Two months ago I read a column by Don Feder in the Washington Times which has stuck with me ever since. It was titled “Crisis of Character”. Here’s an excerpt:
“At the root of [our national decline] is a crisis of character. Character is one of those old-fashioned words you don’t hear much anymore, like honor and decency, both of which go into the making of character. Other aspects include honesty, diligence, and most of all a sense of personal responsibility, which is tied to the belief that we control our destiny and should act accordingly”
Feder offers sad examples of the breakdown of character: riots, retail theft – up 70% in 2022, looting, juvenile gangs assaulting motorists, a pervasive drug culture, broken families, young people with a demand for entitlement, “a generation that yawns as we slide toward the abyss while it scans its favorite dating app.”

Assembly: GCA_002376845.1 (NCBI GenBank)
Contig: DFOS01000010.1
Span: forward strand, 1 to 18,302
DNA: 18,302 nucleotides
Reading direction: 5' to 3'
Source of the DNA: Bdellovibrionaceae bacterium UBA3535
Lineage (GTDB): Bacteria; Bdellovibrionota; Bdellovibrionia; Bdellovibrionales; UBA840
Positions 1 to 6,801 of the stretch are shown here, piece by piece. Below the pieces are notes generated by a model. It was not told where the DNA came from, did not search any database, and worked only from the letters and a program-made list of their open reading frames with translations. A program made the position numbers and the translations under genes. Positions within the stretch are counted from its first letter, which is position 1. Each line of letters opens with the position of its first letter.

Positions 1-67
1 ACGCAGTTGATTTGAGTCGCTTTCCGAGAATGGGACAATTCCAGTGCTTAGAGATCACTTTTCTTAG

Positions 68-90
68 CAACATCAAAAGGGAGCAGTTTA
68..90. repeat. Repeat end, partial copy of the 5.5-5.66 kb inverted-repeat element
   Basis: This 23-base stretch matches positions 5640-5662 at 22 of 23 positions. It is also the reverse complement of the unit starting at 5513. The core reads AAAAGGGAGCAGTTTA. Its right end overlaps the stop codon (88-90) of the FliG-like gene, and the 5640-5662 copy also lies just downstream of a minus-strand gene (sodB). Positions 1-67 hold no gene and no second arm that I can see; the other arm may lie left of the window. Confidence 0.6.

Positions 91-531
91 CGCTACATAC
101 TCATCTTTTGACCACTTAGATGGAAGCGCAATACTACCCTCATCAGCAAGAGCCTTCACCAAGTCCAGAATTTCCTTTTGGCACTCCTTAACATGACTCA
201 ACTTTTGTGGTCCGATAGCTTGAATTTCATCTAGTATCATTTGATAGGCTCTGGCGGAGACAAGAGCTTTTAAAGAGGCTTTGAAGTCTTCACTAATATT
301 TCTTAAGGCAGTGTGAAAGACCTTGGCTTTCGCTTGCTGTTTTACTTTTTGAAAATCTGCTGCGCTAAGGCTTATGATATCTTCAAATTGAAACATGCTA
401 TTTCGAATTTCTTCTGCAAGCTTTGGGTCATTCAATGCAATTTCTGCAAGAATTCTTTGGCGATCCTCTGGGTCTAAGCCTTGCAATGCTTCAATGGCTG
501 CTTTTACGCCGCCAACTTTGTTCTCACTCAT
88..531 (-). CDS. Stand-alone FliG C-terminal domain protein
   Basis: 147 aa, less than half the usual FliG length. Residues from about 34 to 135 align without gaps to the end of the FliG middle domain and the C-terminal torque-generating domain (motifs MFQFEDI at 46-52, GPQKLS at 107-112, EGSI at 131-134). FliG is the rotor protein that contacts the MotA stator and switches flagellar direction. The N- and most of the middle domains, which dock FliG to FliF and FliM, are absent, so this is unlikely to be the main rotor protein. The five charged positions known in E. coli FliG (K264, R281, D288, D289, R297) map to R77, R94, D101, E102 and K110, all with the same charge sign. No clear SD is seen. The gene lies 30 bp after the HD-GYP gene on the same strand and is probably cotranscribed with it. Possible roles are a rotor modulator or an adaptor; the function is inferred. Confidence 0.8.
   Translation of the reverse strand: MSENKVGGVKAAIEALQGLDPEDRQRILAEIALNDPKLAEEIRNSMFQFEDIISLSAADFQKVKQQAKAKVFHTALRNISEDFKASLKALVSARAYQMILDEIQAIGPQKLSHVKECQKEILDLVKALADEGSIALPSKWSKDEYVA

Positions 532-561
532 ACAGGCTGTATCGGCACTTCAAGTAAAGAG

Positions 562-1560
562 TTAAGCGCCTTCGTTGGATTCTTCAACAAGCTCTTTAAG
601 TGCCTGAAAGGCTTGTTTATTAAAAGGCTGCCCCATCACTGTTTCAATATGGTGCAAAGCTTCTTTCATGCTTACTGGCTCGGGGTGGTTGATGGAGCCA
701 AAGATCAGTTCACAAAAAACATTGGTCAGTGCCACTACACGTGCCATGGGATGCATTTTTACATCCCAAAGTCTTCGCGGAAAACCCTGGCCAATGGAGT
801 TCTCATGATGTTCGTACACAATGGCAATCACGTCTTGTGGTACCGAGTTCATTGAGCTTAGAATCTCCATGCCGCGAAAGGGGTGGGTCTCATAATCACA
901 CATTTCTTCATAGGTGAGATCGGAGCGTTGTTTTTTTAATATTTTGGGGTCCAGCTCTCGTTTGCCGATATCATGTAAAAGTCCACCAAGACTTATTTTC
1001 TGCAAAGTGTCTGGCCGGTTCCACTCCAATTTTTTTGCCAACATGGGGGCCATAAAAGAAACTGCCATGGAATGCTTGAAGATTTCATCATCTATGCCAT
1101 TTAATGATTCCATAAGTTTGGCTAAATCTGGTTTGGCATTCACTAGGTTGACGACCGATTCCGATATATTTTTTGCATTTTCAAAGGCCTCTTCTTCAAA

Feder quotes our own Calvin Coolidge, who in 1924 told an audience that “the worst evil that could be inflicted upon the youth of the land would be to leave them without restraint and completely at the mercy of our uncontrolled inclinations.” Says Feder, “Coolidge was talking about character and where its absence leads.”
There are a lot of good things happening too, among young people as well as older. My concern is that the behavior of the people of poor character will drag down the ones who accept responsibility and exhibit character.